By LINDA DEUTSCH: The Associated Press
LOS ANGELES -- What violates community obscenity standards in the nation's reputed pornography capital? Federal prosecutors think they have a case.
"There's no question the stuff is disgusting," said Diamond, who has spent much of his career representing pornographers. "The question is should we throw people in jail for it?"
"I'm fighting for art," he said in an interview before his federal trial got under way. "Art is on trial."
One of his exhibits, he said, will be a picture of famed artist Marcel Duchamp's "Fountain," a porcelain urinal signed by the artist in 1917.
Isaacs makes a brief appearance in one of the videos he produced; others that he distributed were imported from other countries.
Jurors also are asked to determine whether the material in question violates standards of what is acceptable to the community at large.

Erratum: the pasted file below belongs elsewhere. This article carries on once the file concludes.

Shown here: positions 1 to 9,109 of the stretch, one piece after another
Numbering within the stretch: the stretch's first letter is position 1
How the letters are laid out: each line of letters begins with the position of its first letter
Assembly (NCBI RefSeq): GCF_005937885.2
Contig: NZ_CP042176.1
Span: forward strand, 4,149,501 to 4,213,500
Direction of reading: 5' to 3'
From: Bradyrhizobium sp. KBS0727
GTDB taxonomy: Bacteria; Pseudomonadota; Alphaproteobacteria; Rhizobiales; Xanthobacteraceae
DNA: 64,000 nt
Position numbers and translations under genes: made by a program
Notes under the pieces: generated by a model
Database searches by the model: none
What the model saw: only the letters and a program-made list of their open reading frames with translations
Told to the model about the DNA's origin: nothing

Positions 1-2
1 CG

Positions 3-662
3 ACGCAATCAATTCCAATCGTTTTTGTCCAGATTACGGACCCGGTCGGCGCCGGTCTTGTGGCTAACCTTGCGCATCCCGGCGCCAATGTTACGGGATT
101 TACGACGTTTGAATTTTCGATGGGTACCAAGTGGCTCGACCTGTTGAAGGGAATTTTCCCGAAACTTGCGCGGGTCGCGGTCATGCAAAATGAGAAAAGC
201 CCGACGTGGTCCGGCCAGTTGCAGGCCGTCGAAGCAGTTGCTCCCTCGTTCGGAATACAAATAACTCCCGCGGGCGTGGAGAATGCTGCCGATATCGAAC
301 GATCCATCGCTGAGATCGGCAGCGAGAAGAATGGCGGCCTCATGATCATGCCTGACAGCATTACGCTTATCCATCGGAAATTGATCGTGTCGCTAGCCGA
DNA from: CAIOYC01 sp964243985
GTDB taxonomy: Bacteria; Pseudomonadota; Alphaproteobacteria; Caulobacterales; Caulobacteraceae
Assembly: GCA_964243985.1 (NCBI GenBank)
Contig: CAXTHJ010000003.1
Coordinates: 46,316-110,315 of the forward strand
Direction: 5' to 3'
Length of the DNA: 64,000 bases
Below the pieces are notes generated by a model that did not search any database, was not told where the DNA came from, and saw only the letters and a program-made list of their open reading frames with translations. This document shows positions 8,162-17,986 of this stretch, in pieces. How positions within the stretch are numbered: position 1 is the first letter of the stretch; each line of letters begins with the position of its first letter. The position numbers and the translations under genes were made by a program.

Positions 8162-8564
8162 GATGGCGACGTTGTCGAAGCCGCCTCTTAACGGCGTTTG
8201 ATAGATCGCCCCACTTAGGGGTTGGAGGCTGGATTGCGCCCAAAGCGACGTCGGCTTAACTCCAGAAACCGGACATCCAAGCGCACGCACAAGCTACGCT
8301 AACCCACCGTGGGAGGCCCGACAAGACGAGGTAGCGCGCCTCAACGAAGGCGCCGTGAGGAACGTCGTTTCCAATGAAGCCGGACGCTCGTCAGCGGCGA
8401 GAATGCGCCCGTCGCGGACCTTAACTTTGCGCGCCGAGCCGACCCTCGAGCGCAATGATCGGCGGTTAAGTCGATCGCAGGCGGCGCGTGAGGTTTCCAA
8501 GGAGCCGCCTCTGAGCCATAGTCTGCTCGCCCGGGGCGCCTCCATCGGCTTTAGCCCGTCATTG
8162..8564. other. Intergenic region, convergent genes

When jury selection began Monday, he urged prospects to be open about their opinions and incurred an onslaught of negative statements. Within the first hour, he dismissed 26 men and women who said they could not be fair to the defendant because they were repulsed by the subject matter. By day's end, half the panel of 100 had been excused.
"I think watching something like that would make me physically ill, nauseous," said one woman. "It's affecting me physically now just thinking about it."
"Hearing stuff about feces made me sick and the defendant looks like my ex-business partner who did some of these things. He looks guilty as sin to me," said the man. "It turns my stomach thinking about it."